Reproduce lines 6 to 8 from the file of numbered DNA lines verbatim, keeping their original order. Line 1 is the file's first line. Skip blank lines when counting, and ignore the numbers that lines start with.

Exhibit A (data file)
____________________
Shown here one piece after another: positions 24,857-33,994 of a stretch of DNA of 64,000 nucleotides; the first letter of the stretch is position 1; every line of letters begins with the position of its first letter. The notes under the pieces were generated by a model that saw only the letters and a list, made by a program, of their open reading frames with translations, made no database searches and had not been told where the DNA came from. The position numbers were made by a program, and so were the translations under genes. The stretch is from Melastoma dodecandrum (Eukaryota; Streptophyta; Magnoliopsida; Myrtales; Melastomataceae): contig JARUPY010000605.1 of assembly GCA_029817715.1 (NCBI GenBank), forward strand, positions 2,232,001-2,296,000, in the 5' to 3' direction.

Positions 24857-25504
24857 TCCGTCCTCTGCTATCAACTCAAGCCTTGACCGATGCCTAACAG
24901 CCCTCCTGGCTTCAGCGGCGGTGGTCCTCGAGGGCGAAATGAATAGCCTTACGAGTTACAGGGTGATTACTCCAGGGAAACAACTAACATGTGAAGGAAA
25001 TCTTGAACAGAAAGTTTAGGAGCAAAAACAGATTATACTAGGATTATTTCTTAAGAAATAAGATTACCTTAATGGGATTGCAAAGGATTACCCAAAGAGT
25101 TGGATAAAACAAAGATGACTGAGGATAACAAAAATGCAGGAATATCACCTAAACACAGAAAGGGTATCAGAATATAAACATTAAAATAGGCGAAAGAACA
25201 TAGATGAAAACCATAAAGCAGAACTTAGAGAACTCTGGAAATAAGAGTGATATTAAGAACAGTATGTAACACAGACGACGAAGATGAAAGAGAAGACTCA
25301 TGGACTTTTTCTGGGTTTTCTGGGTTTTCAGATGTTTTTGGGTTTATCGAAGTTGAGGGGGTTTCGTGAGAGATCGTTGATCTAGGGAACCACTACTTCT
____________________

25101 TGGATAAAACAAAGATGACTGAGGATAACAAAAATGCAGGAATATCACCTAAACACAGAAAGGGTATCAGAATATAAACATTAAAATAGGCGAAAGAACA
25201 TAGATGAAAACCATAAAGCAGAACTTAGAGAACTCTGGAAATAAGAGTGATATTAAGAACAGTATGTAACACAGACGACGAAGATGAAAGAGAAGACTCA
25301 TGGACTTTTTCTGGGTTTTCTGGGTTTTCAGATGTTTTTGGGTTTATCGAAGTTGAGGGGGTTTCGTGAGAGATCGTTGATCTAGGGAACCACTACTTCT